Fed Minutes May Show Battle Lines Hardening Over Soft Inflation

  • Economists watching for signs of wavering commitment to hikes
  • FOMC likely on track for September balance-sheet announcement

Mike Ryan, chief investment officer at UBS Wealth Management Americas, talks about the impact of U.S. economic data and inflation on the Federal Reserve's rate path. He speaks on 'Bloomberg Daybreak: Americas.' (Source: Bloomberg)

Federal Reserve watchers may get a better feel Wednesday for how many policy makers remain resolved to raise interest rates again this year, and how many are wavering amid a five-month stretch of soft inflation reports.

Economists and investors are also keen for more details about when the central bank will begin to run down its $4.5 trillion balance sheet when the Fed releases minutes of the Federal Open Market Committee’s July 25-26 meeting at 2 p.m. in Washington. Analysts expect the start of a gradual unwind of the balance sheet to be announced in September, with the next rate hike delayed until the final month of the year.

“The most likely market-moving discussion will be around inflation,” said Michael Hanson, chief U.S. macro strategist at TD Securities in New York and a former Fed economist. “It will be interesting to see whether there’s a little more ground given in the middle of the committee” acknowledging worries over low inflation.

Fed officials have indicated they are on course to raise their benchmark lending rate by a quarter percentage point one more time this year, following hikes in March and June. They’ve also signaled they intend to begin trimming the balance sheet “relatively soon,” a move that is also expected to raise the cost of credit to households and businesses, but less significantly than a rate increase.

Strong job gains bolster the argument of those on the committee who want to tighten policy to head off any eventual spike in inflation. But falling unemployment -- 4.3 percent in July -- has yet to trigger wage gains that might feed overall price rises. The Fed’s preferred gauge of inflation slowed to 1.4 percent in June, well below the central bank’s 2 percent target.

Many officials, including Chair Janet Yellen, have pinned the weak inflation reports mostly on “transitory” and “idiosyncratic” price drops in specific sectors such as mobile phone services and pharmaceuticals. Yellen, however, conceded in testimony before Congress on July 12 that “there could be more going on.”

“I would be surprised if committee members continuing to think that transitory one-offs” explain the weakness in inflation, Hanson said. “We could see a discussion suggesting broader concern that inflation may run meaningfully below target for longer.”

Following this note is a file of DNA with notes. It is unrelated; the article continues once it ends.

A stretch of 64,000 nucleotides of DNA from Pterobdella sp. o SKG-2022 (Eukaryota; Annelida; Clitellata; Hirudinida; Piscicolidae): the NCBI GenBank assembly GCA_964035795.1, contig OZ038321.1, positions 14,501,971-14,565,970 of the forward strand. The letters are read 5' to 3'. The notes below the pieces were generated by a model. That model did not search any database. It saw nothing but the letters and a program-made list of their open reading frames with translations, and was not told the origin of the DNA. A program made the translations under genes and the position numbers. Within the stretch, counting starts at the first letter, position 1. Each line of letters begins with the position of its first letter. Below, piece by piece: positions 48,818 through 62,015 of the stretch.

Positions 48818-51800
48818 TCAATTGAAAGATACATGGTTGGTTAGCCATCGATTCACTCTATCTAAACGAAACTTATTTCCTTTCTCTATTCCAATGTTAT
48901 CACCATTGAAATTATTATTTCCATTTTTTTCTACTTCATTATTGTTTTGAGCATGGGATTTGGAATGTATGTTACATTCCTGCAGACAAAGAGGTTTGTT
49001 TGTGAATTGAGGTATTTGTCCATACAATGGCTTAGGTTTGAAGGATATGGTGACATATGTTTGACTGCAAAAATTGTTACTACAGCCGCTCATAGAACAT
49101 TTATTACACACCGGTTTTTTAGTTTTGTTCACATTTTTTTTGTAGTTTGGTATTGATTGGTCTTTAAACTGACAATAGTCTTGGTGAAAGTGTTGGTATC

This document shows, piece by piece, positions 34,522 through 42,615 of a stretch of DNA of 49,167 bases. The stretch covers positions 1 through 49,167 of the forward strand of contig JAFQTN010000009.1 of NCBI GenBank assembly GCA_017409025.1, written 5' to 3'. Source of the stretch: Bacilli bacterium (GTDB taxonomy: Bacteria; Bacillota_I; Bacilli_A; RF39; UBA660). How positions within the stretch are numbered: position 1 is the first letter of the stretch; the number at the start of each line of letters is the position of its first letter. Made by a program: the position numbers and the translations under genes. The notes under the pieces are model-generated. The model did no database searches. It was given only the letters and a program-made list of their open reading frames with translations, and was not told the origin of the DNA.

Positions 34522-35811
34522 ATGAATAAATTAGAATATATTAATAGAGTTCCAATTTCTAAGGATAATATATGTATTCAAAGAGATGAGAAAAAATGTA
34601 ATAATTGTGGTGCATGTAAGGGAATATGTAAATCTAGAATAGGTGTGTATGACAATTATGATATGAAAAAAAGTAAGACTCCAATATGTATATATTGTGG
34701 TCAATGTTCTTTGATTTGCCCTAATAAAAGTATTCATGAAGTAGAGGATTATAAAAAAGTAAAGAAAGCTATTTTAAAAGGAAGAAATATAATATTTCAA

Stephen Stanley, chief economist at Amherst Pierpont Securities in New York, agreed the division in the committee over inflation will likely widen, with each additional month of weak price rises pushing the debate in favor of the doves. Still, don’t expect any decisive shift in opinions, he added.

“The good news from the Fed’s perspective is they’ve lined this up so that they don’t have to make a decision until December,” Stanley said. “It still can be a relatively vague conversation.”

Otherwise, Stanley said he’ll be watching for confirmation that the FOMC will announce the timing for its balance-sheet reduction plan after their meeting scheduled for Sept. 19-20.

“I think they’ll make it more explicit that the default scenario is for an announcement in September,” he said.

If the Fed follows the pattern set previously when it changed the amounts of monthly asset purchases, Hanson said a September announcement would put the Fed on track to begin rolling securities off the balance sheet on Oct. 1.

The Fed accumulated its unprecedented portfolio of Treasury and mortgage-backed securities in during and after the financial crisis in an effort to suppress longer-term borrowing rates and stimulate the U.S. economy after already having lowered overnight rates to zero.

The minutes might also show that moving ahead on the balance sheet will, for the time being, take some of the tension out of the Fed’s debate over inflation. That’s partly because hawks and doves appear to have different expectations for the impact on financial conditions of trimming the balance sheet, said Drew Matus, chief market strategist at MetLife Investment Management in Whippany, New Jersey.

“Everyone’s OK with moving on the balance sheet,” Matus said. “The hawks think that will reduce the risk of inflation, while those worried that inflation is too low aren’t worried about the impact of the balance sheet.”

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